From 7 to 9 May 2015, SERI and the History Workshop at the University of the Witwatersrand hosted a convening entitled “Commissioning the Present: Marikana and its Aftermath” at the University of Witwatersrand’s School of Law.
Here you can access, experience, and reflect on the deliberations which took place during the convening.
Since 2012, the Marikana Commission of Inquiry has been the site of struggles over the narratives, meanings, and implications of the events at Marikana. Participants in the Commission and scholars came together at the convening to consider the development of these narratives and stories, and to place both the massacre and the Commission in context. Spaces were opened for discussion and disagreement, and for the development of new political and social narratives.
Panel discussions and presentations addressed a number of topics, including: The Commission’s Contexts: Social, Economic, Political; The Politics of Platinum; Gender and Lived Experience; Practices of Policing; Popular Politics after Marikana; Political Economies; Land and Custom; Experiencing the Commission: Civil Society Lawyers and Families and Affected Communities; and The Farlam Commission 20 Years after the TRC.
Some of the discussions were filmed in full, and are shown below. Presenters were also asked to summarise their papers on camera. These video papers are shown below.
About SERI and the History Workshop
The Socio-Economic Rights Institute of South Africa (SERI) is a non-profit organisation providing professional and dedicated socio-economic rights assistance to individuals, communities and social movements in South Africa.
SERI conducts applied research, engages with government, advocates for policy and legal reform, facilitates civil society coordination and mobilisation, conducts popular education and training, and litigates in the public interest. The SERI Law Clinic is registered as a public interest law centre.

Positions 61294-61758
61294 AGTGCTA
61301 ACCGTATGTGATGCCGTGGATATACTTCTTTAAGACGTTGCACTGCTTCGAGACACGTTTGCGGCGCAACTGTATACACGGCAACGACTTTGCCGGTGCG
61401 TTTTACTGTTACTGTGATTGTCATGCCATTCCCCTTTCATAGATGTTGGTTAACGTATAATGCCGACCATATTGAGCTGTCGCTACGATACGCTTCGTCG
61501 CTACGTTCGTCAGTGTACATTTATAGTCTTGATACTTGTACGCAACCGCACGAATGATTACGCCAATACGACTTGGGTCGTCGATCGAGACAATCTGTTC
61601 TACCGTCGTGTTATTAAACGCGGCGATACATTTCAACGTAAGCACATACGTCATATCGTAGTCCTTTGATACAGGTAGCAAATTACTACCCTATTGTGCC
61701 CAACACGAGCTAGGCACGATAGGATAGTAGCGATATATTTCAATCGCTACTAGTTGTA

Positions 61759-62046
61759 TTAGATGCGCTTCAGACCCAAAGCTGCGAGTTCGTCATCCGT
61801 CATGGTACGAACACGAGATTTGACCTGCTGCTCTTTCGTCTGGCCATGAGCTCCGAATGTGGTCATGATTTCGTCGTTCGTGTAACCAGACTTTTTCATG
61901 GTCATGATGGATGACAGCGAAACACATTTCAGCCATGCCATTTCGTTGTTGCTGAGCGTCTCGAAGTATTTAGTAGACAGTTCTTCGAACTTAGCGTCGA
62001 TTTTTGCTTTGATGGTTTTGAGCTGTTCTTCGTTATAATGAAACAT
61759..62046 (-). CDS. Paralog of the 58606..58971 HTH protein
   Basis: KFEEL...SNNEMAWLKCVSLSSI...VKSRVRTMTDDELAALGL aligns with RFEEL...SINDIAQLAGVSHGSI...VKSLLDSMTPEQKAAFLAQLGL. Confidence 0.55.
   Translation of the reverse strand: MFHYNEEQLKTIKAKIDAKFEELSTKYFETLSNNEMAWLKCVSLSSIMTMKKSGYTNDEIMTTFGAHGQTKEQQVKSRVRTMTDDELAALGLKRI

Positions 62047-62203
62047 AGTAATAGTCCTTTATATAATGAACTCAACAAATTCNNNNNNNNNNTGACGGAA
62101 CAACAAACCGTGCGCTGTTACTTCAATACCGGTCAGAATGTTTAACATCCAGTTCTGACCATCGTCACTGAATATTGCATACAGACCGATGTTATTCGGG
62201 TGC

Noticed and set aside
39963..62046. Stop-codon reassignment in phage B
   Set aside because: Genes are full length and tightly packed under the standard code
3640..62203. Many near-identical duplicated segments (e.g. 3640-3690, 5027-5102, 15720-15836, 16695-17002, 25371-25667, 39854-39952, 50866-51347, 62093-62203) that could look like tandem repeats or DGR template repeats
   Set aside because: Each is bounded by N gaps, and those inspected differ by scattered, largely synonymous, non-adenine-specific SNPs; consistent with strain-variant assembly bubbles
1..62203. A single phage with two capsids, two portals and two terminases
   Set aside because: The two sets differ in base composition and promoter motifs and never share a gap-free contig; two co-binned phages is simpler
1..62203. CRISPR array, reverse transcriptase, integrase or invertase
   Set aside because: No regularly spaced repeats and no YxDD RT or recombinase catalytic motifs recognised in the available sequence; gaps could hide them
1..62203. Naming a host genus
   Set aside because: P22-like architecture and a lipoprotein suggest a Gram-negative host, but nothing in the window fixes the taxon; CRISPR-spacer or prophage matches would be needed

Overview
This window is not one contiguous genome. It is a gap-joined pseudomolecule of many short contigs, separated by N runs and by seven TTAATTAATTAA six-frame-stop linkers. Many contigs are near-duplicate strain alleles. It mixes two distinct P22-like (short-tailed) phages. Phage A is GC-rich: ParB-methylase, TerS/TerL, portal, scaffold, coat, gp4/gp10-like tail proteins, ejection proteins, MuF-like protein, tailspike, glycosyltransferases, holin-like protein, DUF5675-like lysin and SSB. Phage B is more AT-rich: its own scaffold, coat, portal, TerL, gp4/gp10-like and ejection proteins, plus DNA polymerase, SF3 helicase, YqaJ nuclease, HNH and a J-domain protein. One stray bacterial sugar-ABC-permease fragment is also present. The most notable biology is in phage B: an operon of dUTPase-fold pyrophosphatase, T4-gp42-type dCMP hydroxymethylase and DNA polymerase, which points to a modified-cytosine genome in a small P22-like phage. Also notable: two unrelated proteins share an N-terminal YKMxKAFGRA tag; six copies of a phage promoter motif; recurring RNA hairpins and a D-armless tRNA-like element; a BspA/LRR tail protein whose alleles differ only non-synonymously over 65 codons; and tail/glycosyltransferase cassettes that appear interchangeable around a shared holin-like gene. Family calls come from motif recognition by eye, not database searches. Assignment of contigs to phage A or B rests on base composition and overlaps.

SERI represented the families of 36 striking miners, who were killed by the police on 13 and 16 August 2012, before the Marikana Commission of Inquiry. SERI also represented the Association of Mineworkers and Construction Union (AMCU) at the Commission.
The History Workshop represents over 30 years of primarily community-driven South African social history. Its work attempts both to facilitate histories of people and communities largely left out of broader South African history, and to ensure that the histories and materials generated in this are accessible to the people whose lives and spaces they are about.
In August 2012, a group of Rock Drill Operators, dissatisfied with their wages, and with the representation available from either of the labour unions with a presence at the Lonmin Marikana Shaft, embarked upon an unprotected strike to push Lonmin for higher wages. The strike, and its attendant protest, soon gained widespread support, and incited a violent response – both from union officials and the police. In the days before 16 August 2012, the striking miners, union officials, Lonmin security guards, and the police themselves, all took a small number of casualties. The striking miners – about 3,000 of them – retreated to the top of a small rocky outcrop just outside the Lonmin shaft compound. There they stayed for four days, demanding that Lonmin management come and address them on their demands.
Lonmin did not come. Instead, the police moved to what they called the “tactical phase” of their operations. They encircled the outcrop with barbed wire, and made to disperse the crowd and arrest the striking miners. As they did so, a group of the miners started to descend the hill, moving toward the Nkaneng informal settlement a few hundred metres away. Travelling slowly at first, they sped up, and raised blankets over their heads, as they were met with teargas and rubber bullets fired to their left flank and to the rear. What happened then was televised the world over. Driven towards the police line, the miners ran around a kraal in order to disperse into Nkaneng through a small gap in the police line. As they approached, the police opened fire. Seventeen of the miners were killed there. Other miners ran away, and sheltered behind a small collection of boulders a couple of hundred metres away. The police gave chase and fired into, and from the top of, the boulders. Another seventeen miners were killed.
Soon after the massacre President Jacob Zuma announced that he was setting up a Commission of Inquiry to investigate the killings on 16 August 2012, and during the ten days immediately before. The Commission, under the Chairmanship of retired Judge Ian Farlam, sat for 300 days, and received thousands of pages of documentary evidence. On 25 June 2015, President Zuma released the Commission’s report. Other than exonerating the Deputy President, Cyril Ramaphosa, and a few other key political leaders, the report did not make any findings regarding individual or collective responsibility for the deaths it was set up to investigate.
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